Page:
At the age of 14, Leonora became an apprentice milliner, making hats. She went on to work for a variety of local companies and moved to Bridlington in North Yorkshire.
She married Henry Cohen, who was a watchmaker and jeweller, in 1900. They had two children, Rosetta who sadly died when she was very young, and Reginald.
Henry was very supportive of Leonora and her views on women's rights, although he did sometimes struggle with how involved she became. Society at that time considered women to be less important than men.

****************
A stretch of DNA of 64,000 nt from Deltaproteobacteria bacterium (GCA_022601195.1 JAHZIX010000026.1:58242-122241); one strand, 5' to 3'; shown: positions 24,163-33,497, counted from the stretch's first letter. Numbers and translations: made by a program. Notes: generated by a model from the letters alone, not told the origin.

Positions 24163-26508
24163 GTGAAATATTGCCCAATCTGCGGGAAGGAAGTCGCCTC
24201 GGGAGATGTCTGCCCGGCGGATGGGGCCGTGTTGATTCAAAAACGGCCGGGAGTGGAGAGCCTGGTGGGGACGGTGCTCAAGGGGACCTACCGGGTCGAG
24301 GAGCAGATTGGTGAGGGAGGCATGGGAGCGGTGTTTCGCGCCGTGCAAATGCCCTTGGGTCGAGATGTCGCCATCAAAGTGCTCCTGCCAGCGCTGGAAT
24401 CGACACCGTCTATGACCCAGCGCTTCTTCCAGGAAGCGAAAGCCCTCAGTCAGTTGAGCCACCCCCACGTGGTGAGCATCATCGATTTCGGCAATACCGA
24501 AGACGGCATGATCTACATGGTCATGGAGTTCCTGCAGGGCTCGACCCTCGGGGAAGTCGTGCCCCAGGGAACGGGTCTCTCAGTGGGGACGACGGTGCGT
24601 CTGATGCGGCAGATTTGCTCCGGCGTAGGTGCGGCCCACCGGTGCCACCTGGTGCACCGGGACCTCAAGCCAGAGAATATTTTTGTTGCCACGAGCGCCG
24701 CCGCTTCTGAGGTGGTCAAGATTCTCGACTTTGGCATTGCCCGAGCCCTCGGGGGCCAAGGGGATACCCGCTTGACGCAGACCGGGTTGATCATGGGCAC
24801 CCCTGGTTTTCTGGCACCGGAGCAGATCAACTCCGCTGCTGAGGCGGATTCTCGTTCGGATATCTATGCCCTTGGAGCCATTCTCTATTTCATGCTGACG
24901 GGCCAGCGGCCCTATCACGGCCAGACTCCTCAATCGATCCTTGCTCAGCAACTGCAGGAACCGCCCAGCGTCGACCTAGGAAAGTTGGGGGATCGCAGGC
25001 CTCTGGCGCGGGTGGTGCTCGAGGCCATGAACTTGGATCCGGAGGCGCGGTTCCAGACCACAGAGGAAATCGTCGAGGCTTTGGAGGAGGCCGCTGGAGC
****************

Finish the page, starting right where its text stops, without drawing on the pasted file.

Women were supposed to get married and have children. They had very few rights and were not allowed to own their own property, be properly educated, vote or get a divorce.
Henry had been a member of the Leeds and County Liberal Club where he had to put up with a lot of people having a negative opinion of Leonora. Henry was apparently told by one club member,
“If I had a wife like yours I should tie her to the table leg.”
(Leonora Cohen, 26 Oct 1974 in an interview with Sir Brian Harrison, 8SUF/B/018 Women’s Library LSE).
Henry continued to support Leonora’s campaigning until his death in 1949.